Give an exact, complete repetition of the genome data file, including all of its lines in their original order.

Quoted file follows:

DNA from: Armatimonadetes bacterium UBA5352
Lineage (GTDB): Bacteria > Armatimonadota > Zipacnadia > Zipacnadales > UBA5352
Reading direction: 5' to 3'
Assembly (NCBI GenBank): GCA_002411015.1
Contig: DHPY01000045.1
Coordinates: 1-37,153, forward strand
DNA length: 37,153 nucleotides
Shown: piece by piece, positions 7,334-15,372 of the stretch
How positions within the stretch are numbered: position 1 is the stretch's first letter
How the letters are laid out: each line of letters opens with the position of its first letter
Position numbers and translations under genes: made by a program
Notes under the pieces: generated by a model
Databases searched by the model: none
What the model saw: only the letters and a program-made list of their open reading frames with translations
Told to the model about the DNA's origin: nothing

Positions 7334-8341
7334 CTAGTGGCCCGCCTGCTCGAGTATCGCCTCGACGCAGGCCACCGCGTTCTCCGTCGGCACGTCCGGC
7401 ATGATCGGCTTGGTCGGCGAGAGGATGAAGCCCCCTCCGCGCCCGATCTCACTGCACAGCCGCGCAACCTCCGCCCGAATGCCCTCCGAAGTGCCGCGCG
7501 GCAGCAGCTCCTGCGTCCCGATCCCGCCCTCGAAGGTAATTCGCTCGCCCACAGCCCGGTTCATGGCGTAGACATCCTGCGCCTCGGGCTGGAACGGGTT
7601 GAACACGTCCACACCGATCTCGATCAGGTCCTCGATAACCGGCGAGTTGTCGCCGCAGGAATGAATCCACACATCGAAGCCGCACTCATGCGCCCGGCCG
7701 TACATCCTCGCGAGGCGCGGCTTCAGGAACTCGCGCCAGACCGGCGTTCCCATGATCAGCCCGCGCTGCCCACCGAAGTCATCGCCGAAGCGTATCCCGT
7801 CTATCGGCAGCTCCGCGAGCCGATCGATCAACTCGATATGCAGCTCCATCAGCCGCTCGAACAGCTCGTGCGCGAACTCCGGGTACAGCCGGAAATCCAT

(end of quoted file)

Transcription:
DNA from: Armatimonadetes bacterium UBA5352
Lineage (GTDB): Bacteria > Armatimonadota > Zipacnadia > Zipacnadales > UBA5352
Reading direction: 5' to 3'
Assembly (NCBI GenBank): GCA_002411015.1
Contig: DHPY01000045.1
Coordinates: 1-37,153, forward strand
DNA length: 37,153 nucleotides
Shown: piece by piece, positions 7,334-15,372 of the stretch
How positions within the stretch are numbered: position 1 is the stretch's first letter
How the letters are laid out: each line of letters opens with the position of its first letter
Position numbers and translations under genes: made by a program
Notes under the pieces: generated by a model
Databases searched by the model: none
What the model saw: only the letters and a program-made list of their open reading frames with translations
Told to the model about the DNA's origin: nothing

Positions 7334-8341
7334 CTAGTGGCCCGCCTGCTCGAGTATCGCCTCGACGCAGGCCACCGCGTTCTCCGTCGGCACGTCCGGC
7401 ATGATCGGCTTGGTCGGCGAGAGGATGAAGCCCCCTCCGCGCCCGATCTCACTGCACAGCCGCGCAACCTCCGCCCGAATGCCCTCCGAAGTGCCGCGCG
7501 GCAGCAGCTCCTGCGTCCCGATCCCGCCCTCGAAGGTAATTCGCTCGCCCACAGCCCGGTTCATGGCGTAGACATCCTGCGCCTCGGGCTGGAACGGGTT
7601 GAACACGTCCACACCGATCTCGATCAGGTCCTCGATAACCGGCGAGTTGTCGCCGCAGGAATGAATCCACACATCGAAGCCGCACTCATGCGCCCGGCCG
7701 TACATCCTCGCGAGGCGCGGCTTCAGGAACTCGCGCCAGACCGGCGTTCCCATGATCAGCCCGCGCTGCCCACCGAAGTCATCGCCGAAGCGTATCCCGT
7801 CTATCGGCAGCTCCGCGAGCCGATCGATCAACTCGATATGCAGCTCCATCAGCCGCTCGAACAGCTCGTGCGCGAACTCCGGGTACAGCCGGAAATCCAT